— Mike Smithson (@MSmithsonPB) December 31, 2014
Labour could win a different way in 2015
Tony Blair has not offered Ed Miliband the same courtesy It is a sign of desperation that Blair has intervened publicly with The Economist in this way. His ‘wing’ of the party is a ragged mess. Many closest supporters and former ministers are no longer MPs, a leadership contest that should have been a shoo-in for David Miliband was lost while Jim Murphy in Scotland showing any sign of political yet faces a struggle against the nationalists. Aspiring Labour parliamentary candidates either keep their distance from the Progress group which promotes New Labour policies.
Since 1997 the myth that only a New Labour government could be elected has been carefully promoted and perpetuated. The fact a social democratic John Smith-led Labour Party was heading to a solid working majority in 1994 has been buried on the isle of Iona with him.
Blair befriended media owners leading to ridiculous the scenario of the former Labour leader being â€˜garbed in whiteâ€™ on the bank of the River Jordan to be godfather to Rupert Murdochâ€™s daughter. In contrast Ed Miliband took direct aim at News International during the phone hacking scandal and its â€˜sense of immunityâ€™.
Blairâ€™s record as Prime Minister is continually being re-evaluated by events. The decision of Brown to prevent Blairâ€™s government from joining the Eurozone has been vindicated. The free movement of labour throughout the European Union has helped fuel the rise of UKIP and increased the real risk of an EU exit. Over in the USA the President which Blair stood shoulder to shoulder with in going to war in Iraq was replaced by a Democrat who was against the war and defeated the Clinton machine and approach. While Blair urged the West to militarily intervene in Syria, the UK pulled back as a result of Labour and public opposition.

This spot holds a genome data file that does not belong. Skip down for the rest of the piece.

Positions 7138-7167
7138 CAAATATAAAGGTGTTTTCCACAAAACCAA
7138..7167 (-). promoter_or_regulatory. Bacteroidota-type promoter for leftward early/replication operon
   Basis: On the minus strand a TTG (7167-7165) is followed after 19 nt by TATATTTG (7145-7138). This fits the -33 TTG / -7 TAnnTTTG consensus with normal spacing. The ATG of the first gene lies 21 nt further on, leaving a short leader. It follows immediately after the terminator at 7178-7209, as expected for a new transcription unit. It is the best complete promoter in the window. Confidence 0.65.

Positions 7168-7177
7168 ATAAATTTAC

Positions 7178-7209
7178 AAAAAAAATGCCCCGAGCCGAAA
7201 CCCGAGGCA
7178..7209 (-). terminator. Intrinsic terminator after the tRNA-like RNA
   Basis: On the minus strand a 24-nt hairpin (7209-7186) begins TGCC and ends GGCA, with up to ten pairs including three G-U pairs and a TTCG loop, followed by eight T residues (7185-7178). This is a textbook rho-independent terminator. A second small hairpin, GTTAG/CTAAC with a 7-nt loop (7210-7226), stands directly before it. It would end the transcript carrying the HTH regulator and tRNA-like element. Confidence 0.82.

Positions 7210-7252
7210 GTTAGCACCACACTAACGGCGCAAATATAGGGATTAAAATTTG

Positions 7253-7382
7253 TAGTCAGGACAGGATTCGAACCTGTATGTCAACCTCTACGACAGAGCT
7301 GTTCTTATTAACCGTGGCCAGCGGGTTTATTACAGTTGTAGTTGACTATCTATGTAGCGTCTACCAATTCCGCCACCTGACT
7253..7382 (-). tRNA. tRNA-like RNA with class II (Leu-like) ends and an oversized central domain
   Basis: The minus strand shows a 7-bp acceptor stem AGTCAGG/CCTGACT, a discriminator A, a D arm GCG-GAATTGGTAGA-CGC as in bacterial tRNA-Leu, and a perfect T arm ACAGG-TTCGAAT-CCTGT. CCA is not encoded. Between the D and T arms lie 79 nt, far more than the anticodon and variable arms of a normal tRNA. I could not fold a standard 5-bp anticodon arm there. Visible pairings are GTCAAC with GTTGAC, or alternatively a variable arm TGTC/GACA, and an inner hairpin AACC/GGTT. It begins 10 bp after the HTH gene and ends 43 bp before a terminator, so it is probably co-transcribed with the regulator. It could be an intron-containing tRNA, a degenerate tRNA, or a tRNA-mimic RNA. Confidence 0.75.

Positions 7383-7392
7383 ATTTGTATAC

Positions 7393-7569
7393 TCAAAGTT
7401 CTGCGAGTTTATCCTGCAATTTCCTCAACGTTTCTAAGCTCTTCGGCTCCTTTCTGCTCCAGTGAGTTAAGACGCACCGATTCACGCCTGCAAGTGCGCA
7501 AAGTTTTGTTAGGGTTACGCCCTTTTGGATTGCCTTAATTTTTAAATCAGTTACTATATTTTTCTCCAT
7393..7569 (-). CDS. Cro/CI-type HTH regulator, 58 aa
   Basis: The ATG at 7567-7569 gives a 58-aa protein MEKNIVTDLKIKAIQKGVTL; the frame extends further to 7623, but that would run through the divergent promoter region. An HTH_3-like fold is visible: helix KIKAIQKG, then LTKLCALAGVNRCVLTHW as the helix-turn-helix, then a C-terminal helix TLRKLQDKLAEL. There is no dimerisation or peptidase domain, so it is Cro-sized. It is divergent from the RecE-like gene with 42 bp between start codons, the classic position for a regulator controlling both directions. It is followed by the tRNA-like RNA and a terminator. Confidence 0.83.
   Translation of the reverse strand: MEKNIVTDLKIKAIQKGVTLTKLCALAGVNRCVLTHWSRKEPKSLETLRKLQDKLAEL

Here lies the threat of Ed Miliband to Tony Blair. Labourâ€™s leader stands very close to showing that it is possible to win without the New Labour playbook. This will have serious implications for Blair as a relatively young ex-Prime Minister who still seeks to influence events. An Ed Miliband victory will end any sense that Blair is the guardian of some secret code to a Labour election victory and will limit his ability to anoint a future leader (currently in the form of Chuka Umunna). As soon as it is accepted that there is more than one way for Labour to win it could lead to a more critical reassessment of Blairâ€™s tenure and squandering of political capital from two giant parliamentary majorities. The radical policies of Cameron in spite of failing to secure a majority already cast those first two terms in a different light.
In many ways it is entirely rational for Tony Blair to want Ed Miliband to lose. His stake in Britain is limited. Itâ€™s hard to feel empathy for the working poor of Peterborough while aboard a billionaireâ€™s yacht in the Mediterranean. By intervening in this way Blair further erodes the support of those in the Labour party who were proud of what Labour achieved under his leadership. It is strange, unedifying and sad to watch a leader who preached the importance of party loyalty now sniping from the sidelines. It is indeed a sign of Blairâ€™s weakness not his strength. If Ed wins in May it wonâ€™t just be David Cameron who is defeated, but Tony Blairâ€™s reputation will suffer as Labour shows there is another way to win.